Social Studies Education
This paper reports an analysis of the work of teaching in the wake of the profound and swift transformation of the educational landscape due to the global crisis of Covid-19 as well as concrete suggestions for teachers and teacher educators related to the labor they are expected to perform. Ultimately, the aim of this article was to discuss how understanding the immaterial labor of teaching, the labor that creates value but is often intangible and unseen, can prepare teachers to recognize and possibly resist what might get counted as best practices in the new normal that is and is to come. The authors use the concept of immaterial labor to expand on and complement technoskepticism, a recognition that technology is not neutral and has exploitive and antidemocratic tendencies and, therefore, must be approached with appropriate caution.
In the United States, teachers are expected to analyze data to inform instruction and improve student learning. Despite investments in data tools, researchers find that teachers often interact with data visualizations in limited ways. Researchers have called for data interpretation training for preservice teachers to increase teachers’ interactions with data visualizations, but training alone may not be enough to spur pedagogical insights. Research suggests that helping teachers build personal connections with data may foster their own agency. However, little is known about how to provide agency-developing experiences for teachers more efficiently that respect both the time and resource constraints that teachers face in their daily work. This article presents a design experiment that explored whether giving preservice teachers the choice of which data to visualize impacted their connections with data. When compared with a control group who were not offered the chance of choosing their data (but only received data interpretation training), the authors found that participants who experienced the agency intervention reported a deeper connection with the underlying meanings of educational data. This intervention provides foundational evidence that facilitating agency-developing experiences may help educators to develop deeper sensemaking about educational data.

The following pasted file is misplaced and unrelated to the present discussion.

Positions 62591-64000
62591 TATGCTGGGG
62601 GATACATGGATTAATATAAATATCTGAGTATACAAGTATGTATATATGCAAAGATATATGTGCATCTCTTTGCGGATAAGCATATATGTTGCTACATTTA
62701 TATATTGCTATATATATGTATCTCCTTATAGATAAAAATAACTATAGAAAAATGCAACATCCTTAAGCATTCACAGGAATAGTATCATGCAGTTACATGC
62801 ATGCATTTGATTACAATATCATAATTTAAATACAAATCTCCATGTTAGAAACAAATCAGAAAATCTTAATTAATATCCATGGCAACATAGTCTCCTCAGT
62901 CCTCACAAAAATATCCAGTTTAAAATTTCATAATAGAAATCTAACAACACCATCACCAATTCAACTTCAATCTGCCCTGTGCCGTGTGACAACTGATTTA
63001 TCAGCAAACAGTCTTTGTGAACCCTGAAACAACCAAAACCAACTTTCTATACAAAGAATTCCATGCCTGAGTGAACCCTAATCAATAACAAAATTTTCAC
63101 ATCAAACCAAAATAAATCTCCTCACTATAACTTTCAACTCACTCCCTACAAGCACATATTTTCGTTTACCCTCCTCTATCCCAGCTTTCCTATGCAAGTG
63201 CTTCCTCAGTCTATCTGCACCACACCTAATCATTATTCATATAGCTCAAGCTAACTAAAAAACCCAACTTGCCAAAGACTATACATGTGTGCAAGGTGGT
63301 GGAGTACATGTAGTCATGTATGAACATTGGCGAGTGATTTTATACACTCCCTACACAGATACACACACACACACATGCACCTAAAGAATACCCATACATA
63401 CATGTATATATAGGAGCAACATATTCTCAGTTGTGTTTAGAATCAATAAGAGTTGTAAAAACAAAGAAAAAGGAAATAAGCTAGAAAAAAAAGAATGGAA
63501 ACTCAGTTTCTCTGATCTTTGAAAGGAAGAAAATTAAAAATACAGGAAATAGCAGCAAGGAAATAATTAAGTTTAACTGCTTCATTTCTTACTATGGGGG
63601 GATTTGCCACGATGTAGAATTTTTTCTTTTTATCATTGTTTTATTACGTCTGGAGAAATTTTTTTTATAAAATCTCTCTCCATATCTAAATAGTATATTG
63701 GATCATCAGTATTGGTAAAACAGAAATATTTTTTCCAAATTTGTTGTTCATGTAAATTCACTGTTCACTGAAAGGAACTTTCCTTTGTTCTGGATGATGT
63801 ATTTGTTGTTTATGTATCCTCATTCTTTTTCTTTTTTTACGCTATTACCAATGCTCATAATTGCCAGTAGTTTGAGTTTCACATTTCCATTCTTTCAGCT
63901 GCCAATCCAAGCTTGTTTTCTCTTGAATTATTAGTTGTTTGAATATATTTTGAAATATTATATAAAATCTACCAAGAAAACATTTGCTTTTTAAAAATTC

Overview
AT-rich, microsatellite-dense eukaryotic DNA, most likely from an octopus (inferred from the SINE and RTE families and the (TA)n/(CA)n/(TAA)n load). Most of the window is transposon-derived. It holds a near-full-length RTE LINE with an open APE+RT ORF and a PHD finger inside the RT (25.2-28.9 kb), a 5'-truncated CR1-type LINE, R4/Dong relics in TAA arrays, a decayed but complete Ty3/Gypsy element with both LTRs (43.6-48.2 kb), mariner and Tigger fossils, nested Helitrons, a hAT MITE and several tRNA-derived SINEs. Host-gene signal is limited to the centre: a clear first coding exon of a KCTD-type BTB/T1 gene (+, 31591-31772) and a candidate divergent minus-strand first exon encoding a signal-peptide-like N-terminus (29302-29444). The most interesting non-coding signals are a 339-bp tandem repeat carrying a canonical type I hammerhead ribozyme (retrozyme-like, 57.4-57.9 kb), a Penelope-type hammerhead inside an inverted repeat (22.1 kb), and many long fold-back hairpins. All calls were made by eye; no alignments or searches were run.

This mixed-methods study investigated support for Grades K-5 teachers’ learning with Twitter. As more teachers turn to the Twitter microblogging service as an online space for professional development (PD), it is important to understand how and if teachers believe school administrators’ support their use of Twitter for teacher PD. Key findings from this study revealed that two thirds of participants considered their administrators to be supportive of Twitter for their PD. Support was perceived when administrators, including superintendents and principals, were (a) active Twitter users and (b) encouraged teachers to share what they had learned on Twitter. However, some participants expressed feeling discouraged by administrators who seemed mostly interested in maintaining the status quo in their schools. Support from administrators may help teachers critically evaluate information they learn from Twitter and ensure its alignment with evidence-based teaching practices, skills that are necessary in an era with an abundance of easily accessed information. In consideration of the COVID-19 pandemic, school leaders and policymakers may want to consider their support for teachers’ use of Twitter as a legitimate resource for professional learning, especially for ideas related to remote teaching and online learning.